A child must work towards self-esteem on many levels, but a parent can impact a child’s self-esteem by providing consistent acceptance and reassurance. It’s important to know that “acceptance” is not the same as “approval.” For example, you may not approve of your child’s eating disorder, but you can still accept your child as they are. Here are some statements we can use to demonstrate unconditional acceptance:

  1. I love you.
  2. I admire you.
  3. I accept you.
  4. I hear you.
  5. I believe you.
  6. I understand.
  7. I don’t need you to be perfect.

The only caveat is that you need to actually believe these things when you say them. Kids have a fine-tuned bullshit meter, so make sure you are speaking the truth. If you can’t say these things truthfully, then please seek help from a therapist or counselor. You may have some personal work you need to undergo before you can provide your child with unconditional acceptance.

Also, never add the word “but” to any of these statements. When we say “I love you, but I wish you would take the trash out,” we are suggesting that our love is conditional on our child’s behavior. The whole point of saying these things is to be unconditional in our love and approval.

“Loving someone fully and without judgment is the opposite of being a weak pushover. It requires tremendous strength, fortitude, emotional maturity, and self-awareness.” — Andrea Miller, Radical Acceptance: The Secret to Happy, Lasting Love

Avoid body image pitfalls

As we help a child build stronger self-esteem and body image, we must avoid giving body-based feedback. Here are a few rules about giving feedback to a child who has low self-esteem and negative body image:

  1. Do not provide feedback on a body part (e.g. your legs are so strong! You have such a tiny waist! Your biceps are so big!)
  2. Do not provide feedback on body weight (e.g. you’ve gained weight! You’ve lost weight!)
  3. Do not provide feedback on physical appearance (e.g. that’s so slimming on you! You look fat in that!)
  4. Avoid feedback on body and eating behaviors (e.g. you finished everything! You ran every day this week!)
  5. Avoid the words “good” and “bad” (e.g. you’re such a good student! You ate really badly yesterday.)

To increase self-esteem in a child who has an eating disorder we must focus on the non-body and non-eating or exercise aspects of our child’s life. We also want to avoid triggering their desire to be “good” via behaviors. We want our child to believe they are inherently good, regardless of what they do or how they appear.

Positive feedback with the growth mindset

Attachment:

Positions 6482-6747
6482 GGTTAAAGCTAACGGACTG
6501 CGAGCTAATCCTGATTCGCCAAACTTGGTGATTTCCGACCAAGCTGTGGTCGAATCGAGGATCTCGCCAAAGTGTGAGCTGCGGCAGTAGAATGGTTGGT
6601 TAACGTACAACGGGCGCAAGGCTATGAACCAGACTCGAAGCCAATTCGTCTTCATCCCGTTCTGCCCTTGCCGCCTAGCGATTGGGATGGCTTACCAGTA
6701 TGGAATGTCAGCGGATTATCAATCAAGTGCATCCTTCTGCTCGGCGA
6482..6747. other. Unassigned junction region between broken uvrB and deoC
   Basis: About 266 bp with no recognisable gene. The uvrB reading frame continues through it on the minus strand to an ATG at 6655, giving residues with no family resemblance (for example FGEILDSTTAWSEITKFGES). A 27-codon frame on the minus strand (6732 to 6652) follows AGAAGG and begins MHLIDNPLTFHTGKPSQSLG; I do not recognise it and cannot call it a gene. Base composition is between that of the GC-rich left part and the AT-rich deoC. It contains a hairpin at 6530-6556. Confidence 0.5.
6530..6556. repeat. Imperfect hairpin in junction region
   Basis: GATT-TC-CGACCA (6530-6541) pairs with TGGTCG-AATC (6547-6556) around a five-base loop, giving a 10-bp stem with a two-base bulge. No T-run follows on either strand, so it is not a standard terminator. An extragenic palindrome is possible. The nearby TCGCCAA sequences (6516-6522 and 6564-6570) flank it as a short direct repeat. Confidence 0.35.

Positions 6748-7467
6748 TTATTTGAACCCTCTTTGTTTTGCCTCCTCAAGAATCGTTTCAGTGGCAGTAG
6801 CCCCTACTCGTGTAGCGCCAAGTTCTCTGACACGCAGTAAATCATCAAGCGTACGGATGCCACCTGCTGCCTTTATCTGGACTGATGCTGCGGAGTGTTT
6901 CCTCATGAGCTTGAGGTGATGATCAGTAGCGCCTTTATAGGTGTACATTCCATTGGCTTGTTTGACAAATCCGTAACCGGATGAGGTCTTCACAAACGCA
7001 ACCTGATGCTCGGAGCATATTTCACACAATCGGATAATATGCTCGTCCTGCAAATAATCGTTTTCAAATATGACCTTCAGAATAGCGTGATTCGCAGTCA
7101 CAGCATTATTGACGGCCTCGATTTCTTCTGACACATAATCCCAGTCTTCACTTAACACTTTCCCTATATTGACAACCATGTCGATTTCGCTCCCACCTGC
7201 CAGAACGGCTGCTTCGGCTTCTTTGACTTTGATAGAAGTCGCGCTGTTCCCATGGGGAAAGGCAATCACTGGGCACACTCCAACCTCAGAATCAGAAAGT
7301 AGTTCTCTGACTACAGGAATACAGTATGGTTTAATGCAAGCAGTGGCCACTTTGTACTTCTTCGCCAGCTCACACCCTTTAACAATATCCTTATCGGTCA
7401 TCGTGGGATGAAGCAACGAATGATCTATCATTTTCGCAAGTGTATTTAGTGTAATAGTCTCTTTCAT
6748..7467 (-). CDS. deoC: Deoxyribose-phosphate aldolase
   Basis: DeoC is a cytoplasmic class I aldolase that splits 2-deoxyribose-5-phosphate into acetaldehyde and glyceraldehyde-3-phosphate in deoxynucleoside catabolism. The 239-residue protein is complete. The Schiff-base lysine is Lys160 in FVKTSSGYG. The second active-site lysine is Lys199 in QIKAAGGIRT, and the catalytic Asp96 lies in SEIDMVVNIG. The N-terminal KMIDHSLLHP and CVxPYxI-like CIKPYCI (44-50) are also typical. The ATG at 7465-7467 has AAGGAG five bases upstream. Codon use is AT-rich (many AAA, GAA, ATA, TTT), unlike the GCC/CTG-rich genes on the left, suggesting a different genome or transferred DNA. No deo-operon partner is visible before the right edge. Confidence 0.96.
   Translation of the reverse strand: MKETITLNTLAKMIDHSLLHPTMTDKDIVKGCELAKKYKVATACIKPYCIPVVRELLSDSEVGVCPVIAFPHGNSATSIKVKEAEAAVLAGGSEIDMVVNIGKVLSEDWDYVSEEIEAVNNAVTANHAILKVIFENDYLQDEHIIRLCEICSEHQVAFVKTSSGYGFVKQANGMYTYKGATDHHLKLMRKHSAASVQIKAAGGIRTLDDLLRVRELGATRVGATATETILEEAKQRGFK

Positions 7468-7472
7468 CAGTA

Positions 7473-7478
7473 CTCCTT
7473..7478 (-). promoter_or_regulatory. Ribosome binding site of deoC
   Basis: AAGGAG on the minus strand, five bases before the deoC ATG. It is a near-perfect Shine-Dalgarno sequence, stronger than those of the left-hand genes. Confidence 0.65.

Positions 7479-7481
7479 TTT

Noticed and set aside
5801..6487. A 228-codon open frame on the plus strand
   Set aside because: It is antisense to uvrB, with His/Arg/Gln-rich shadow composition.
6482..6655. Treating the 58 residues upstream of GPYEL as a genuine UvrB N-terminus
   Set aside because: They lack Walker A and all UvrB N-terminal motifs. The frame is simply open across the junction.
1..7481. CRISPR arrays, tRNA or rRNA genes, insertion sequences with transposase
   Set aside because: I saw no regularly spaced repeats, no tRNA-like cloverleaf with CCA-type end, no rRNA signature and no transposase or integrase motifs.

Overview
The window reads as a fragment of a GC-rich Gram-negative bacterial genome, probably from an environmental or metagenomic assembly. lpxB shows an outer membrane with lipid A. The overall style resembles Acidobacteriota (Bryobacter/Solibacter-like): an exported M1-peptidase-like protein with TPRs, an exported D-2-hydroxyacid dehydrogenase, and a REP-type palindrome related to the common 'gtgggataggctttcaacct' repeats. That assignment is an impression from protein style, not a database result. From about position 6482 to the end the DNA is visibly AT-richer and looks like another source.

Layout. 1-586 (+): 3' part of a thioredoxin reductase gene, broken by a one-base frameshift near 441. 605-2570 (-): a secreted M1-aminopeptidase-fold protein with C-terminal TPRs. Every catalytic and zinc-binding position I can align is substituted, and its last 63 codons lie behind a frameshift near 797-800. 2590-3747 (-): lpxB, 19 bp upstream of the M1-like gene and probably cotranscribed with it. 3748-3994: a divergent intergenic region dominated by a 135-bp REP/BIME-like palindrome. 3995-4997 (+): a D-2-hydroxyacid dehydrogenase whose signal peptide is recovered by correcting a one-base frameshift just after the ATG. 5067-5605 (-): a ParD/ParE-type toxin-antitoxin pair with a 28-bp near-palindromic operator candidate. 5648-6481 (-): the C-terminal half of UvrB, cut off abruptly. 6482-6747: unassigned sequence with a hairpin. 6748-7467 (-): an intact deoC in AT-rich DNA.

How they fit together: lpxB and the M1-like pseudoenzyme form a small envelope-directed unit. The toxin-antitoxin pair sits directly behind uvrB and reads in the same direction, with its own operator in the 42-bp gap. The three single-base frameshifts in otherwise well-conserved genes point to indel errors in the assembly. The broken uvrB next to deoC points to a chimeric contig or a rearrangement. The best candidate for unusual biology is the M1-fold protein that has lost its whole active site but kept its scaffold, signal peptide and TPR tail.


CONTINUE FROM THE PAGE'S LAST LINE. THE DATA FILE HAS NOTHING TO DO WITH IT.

Giving positive feedback can be difficult so it can be helpful to review information about the “Growth Mindset” that many teachers are learning to help children go from feeling fixed and stuck to feeling they can accomplish hard things.

Fixed MindsetGrowth Mindset
You are so creative.I love how you approached that project with so much patience and thought.
You are a great swimmer.It’s great how you make time for swim practice.
You’re so smart.You really studied for this test – I’m proud of you.
You’re so talented.It makes me happy to hear you practicing the violin every day.
You’re so athletic.You work so hard at soccer, and being on the team seems to make you happy.
I knew you could do it.I like the way you tried all kinds of strategies until you finally got it.
You’re such a good friend.I love the way you showed up for your friend when she really needed you.

Remember that building a child’s self-esteem and body image is not about telling them they are great – it’s about building their own perception of themselves as worthy human beings. Self-esteem and positive body image can be influenced by a parent’s unconditional love and approval, but it ultimately has to come from within the person. This is a long-term effort. Invest time and energy in learning more about self-esteem and body image and just keep working towards it.

Ginny Jones is on a mission to empower parents to raise kids who are free from eating disorders. She’s the founder of and a Parent Coach who helps parents navigate eating disorder recovery.


[1] Self‐esteem, eating problems, and psychological well‐being in a cohort of schoolgirls aged 15‐16: A questionnaire and interview study Eric J. Button Philippa Loan Jo Davies Edmund J. S. Sonuga‐Barke International Journal of Eating Disorders January 1997

[2] Self‐esteem, personality, and eating disorders: Baseline assessment of a prospective population‐based cohort, Pilar Gual Marta Pérez‐Gaspar Miguel Angel Martínez‐González Francisca Lahortiga Jokin de Irala‐Estévez Salvador Cervera‐Enguix, International Journal of Eating Disorders, March 2002

[3] e.g., body image; Bandura, 1986

[4] Biceps and Body Image: The Relationship Between Muscularity and Self-Esteem, Depression, and Eating Disorder Symptoms Roberto Olivardia, Harrison G. Pope Jr., John J. Borowiecki III, and Geoffrey H. Cohane Psychology of Men & Masculinity, 2004

[5] Garner, 1985; Carter, Stewart, Dunn, & Fairburn, 1997; Mann et al., 1997

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Ask Ginny: Should I tell my daughter that an outfit is not flattering?

Ask Ginny: Should I tell my daughter that an outfit is not flattering?

Dear Ginny, 

I need to be able to tell my daughter that her outfit is not flattering! My daughter is plus size. Going shopping can be a real struggle since there are a lot of things that don’t fit and just aren’t flattering. When I tell her that something isn’t flattering, she gets really angry. How can I say it in a nice way. I’d like her to avoid buying things that make her look even larger than she is.

Signed, Shopping Mama

Dear Shopping Mama,